I had my first #NYFW (New York Fashion Week) while having this blog and I went to my first ever event today. It was re/MAKES “Wear Your Value” pop-up at Athletica. It was great because I met so many people in the industry who are seeing progress and positive change in the way we approach production and human rights in fashion. Plus I got the chance to buy remake’s wear your values shirt. 🙂


Both unfortunately and fortunately I learned that “empathy”, “good deeds”  and “ethics” just don’t drive consumerism, so as a movement we are in desperate need of a solution. I am happy to see conversations starting to arise that battle this issue and spark conversation. People don’t associate ethics with sexiness (I mean, when have they ever? *cough* bad boy fantasy), so its hard to have that immediate appeal towards the topic.

Im glad I learned that because this means now I will focus on successful ethical brands and what made them that way.

Article 22 was the main reason I went to the event. Article 22 makes jewelry out of discarded shrapnel left over from American bombs that dropped in Laos in WWII. They had a stand there for people to engrave their bracelets.

I got mine with “Goodbern“. They engraved it right before me and it took about 10 seconds total. (video below)

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Re/MAKE is a great organization that focuses on making fashion a force for good. The founder, Ruby Veridiano, “a writer, fashion correspondent and speaker whose work focuses on connecting the dots between women’s empowerment and socially-conscious fashion, as well as promoting diversity & inclusion in the fashion industry.”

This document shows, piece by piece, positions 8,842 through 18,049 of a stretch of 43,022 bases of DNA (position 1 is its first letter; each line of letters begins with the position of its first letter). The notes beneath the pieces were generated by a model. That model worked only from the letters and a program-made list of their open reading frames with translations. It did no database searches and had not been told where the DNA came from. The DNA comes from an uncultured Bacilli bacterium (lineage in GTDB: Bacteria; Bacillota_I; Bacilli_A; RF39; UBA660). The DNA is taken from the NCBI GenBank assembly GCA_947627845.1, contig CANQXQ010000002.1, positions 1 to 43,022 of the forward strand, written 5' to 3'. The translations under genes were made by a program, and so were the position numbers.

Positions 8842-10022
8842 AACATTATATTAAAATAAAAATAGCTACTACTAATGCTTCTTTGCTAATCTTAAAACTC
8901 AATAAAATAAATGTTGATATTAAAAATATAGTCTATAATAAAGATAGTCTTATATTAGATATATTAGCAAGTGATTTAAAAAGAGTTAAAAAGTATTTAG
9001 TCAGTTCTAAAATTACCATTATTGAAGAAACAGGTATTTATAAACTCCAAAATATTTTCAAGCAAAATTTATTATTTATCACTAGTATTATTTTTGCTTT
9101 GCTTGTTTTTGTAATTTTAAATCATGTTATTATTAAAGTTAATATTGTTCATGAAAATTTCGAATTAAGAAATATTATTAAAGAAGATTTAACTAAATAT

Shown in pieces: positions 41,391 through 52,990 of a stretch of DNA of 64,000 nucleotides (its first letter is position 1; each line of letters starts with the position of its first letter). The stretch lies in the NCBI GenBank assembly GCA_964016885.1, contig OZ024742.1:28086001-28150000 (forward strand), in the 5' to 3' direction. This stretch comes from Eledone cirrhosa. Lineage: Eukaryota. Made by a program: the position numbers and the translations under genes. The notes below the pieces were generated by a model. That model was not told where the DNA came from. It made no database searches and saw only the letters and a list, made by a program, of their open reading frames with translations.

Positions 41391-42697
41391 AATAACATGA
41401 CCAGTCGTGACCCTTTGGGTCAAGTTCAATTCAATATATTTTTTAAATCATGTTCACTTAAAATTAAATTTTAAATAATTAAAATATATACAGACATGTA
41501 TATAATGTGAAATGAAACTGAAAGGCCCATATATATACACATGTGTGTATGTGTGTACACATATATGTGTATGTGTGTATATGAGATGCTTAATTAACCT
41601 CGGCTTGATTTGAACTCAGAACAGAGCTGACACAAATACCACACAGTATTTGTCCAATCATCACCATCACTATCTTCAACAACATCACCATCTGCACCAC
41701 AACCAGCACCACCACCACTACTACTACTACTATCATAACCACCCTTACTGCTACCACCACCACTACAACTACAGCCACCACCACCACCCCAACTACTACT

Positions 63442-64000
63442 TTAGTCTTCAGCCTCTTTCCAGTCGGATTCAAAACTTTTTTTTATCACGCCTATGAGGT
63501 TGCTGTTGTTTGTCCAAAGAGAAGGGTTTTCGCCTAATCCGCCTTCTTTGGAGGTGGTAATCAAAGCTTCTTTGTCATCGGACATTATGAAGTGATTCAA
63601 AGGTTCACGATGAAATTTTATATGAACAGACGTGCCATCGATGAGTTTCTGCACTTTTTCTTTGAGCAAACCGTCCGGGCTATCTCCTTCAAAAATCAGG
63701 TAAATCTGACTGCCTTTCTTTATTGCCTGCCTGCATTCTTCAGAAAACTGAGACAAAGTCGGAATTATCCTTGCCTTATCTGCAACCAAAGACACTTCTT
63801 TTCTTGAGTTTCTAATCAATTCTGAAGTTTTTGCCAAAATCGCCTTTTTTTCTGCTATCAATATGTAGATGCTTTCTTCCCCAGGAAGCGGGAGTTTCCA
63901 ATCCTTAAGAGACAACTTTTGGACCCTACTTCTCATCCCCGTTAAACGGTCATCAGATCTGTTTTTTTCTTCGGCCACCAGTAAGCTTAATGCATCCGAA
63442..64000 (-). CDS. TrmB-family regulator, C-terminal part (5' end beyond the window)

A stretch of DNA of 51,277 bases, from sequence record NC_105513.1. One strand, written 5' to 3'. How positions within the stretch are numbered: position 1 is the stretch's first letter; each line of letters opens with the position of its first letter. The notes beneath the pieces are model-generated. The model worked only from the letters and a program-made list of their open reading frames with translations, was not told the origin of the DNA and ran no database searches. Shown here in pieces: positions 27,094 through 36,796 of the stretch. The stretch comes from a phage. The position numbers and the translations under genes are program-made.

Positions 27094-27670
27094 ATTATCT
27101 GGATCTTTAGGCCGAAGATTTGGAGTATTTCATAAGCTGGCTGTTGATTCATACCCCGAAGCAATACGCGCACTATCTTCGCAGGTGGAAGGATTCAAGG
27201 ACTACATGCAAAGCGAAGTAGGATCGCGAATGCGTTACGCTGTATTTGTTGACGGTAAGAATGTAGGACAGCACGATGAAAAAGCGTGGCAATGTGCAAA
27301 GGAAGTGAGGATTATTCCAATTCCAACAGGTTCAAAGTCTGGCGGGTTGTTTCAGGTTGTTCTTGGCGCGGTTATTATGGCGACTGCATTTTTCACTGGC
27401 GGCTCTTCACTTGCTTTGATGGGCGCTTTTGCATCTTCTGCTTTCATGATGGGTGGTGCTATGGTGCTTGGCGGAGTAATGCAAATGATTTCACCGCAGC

There were great panels throughout the afternoon touching on topics from supply chain, consumerism and general business models. During the panel some of the main take aways was that fast fashion is a feminist issue. 75- 120 million young women work in fast fashion and are effected by the conditions of the industry.


I recommend signing up for Ruby Veridiano’s newsletter that covers information related to this.

“80% of the people making our clothes are women of color, whose voices are often suppressed and disempowered everyday making the clothes that we wear. When I realized this common thread, I could not separate the two- both movements are entangled within each other. ”  Sign Up 


The founder of ethical and sustainable jewelry brand SOKO, Gwendolyn Floyd,  was also there. She spoke about the huge problem that has always existed in this very niche sector is that ethics and sales conversion just don’t go hand in hand.  Negative facts just dont sell, even if they should. As a result. brands are coming up with creative solutions like video content and influencer marketing to compensate for this.



I definitely recommend going to a remake event if you have time in the future.I really enjoyed my time there, and I am super excited to engage and learn more about remake.


Its New York Fashion Week! Im super excited to see how sustainability and ethics play a role in the industry in 2018. The re/Make event was a great start to the week. Please tune in to the blog for more insight into the trends and sustainability efforts this year in the fashion industry,.




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